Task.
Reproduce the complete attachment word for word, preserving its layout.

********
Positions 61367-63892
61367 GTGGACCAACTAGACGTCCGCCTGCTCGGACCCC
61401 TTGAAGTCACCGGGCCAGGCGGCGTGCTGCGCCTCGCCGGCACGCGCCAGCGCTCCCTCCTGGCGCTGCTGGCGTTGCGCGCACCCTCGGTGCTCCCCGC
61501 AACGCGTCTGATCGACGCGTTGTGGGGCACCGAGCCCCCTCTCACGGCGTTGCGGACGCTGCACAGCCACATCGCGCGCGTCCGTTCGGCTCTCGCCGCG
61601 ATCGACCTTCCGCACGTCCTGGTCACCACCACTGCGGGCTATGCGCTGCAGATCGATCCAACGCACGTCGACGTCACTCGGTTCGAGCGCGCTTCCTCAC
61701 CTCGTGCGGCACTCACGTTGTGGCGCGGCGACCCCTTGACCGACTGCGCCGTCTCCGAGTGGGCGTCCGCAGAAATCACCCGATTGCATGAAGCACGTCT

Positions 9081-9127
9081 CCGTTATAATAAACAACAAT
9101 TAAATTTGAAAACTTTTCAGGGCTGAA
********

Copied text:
Positions 61367-63892
61367 GTGGACCAACTAGACGTCCGCCTGCTCGGACCCC
61401 TTGAAGTCACCGGGCCAGGCGGCGTGCTGCGCCTCGCCGGCACGCGCCAGCGCTCCCTCCTGGCGCTGCTGGCGTTGCGCGCACCCTCGGTGCTCCCCGC
61501 AACGCGTCTGATCGACGCGTTGTGGGGCACCGAGCCCCCTCTCACGGCGTTGCGGACGCTGCACAGCCACATCGCGCGCGTCCGTTCGGCTCTCGCCGCG
61601 ATCGACCTTCCGCACGTCCTGGTCACCACCACTGCGGGCTATGCGCTGCAGATCGATCCAACGCACGTCGACGTCACTCGGTTCGAGCGCGCTTCCTCAC
61701 CTCGTGCGGCACTCACGTTGTGGCGCGGCGACCCCTTGACCGACTGCGCCGTCTCCGAGTGGGCGTCCGCAGAAATCACCCGATTGCATGAAGCACGTCT

Positions 9081-9127
9081 CCGTTATAATAAACAACAAT
9101 TAAATTTGAAAACTTTTCAGGGCTGAA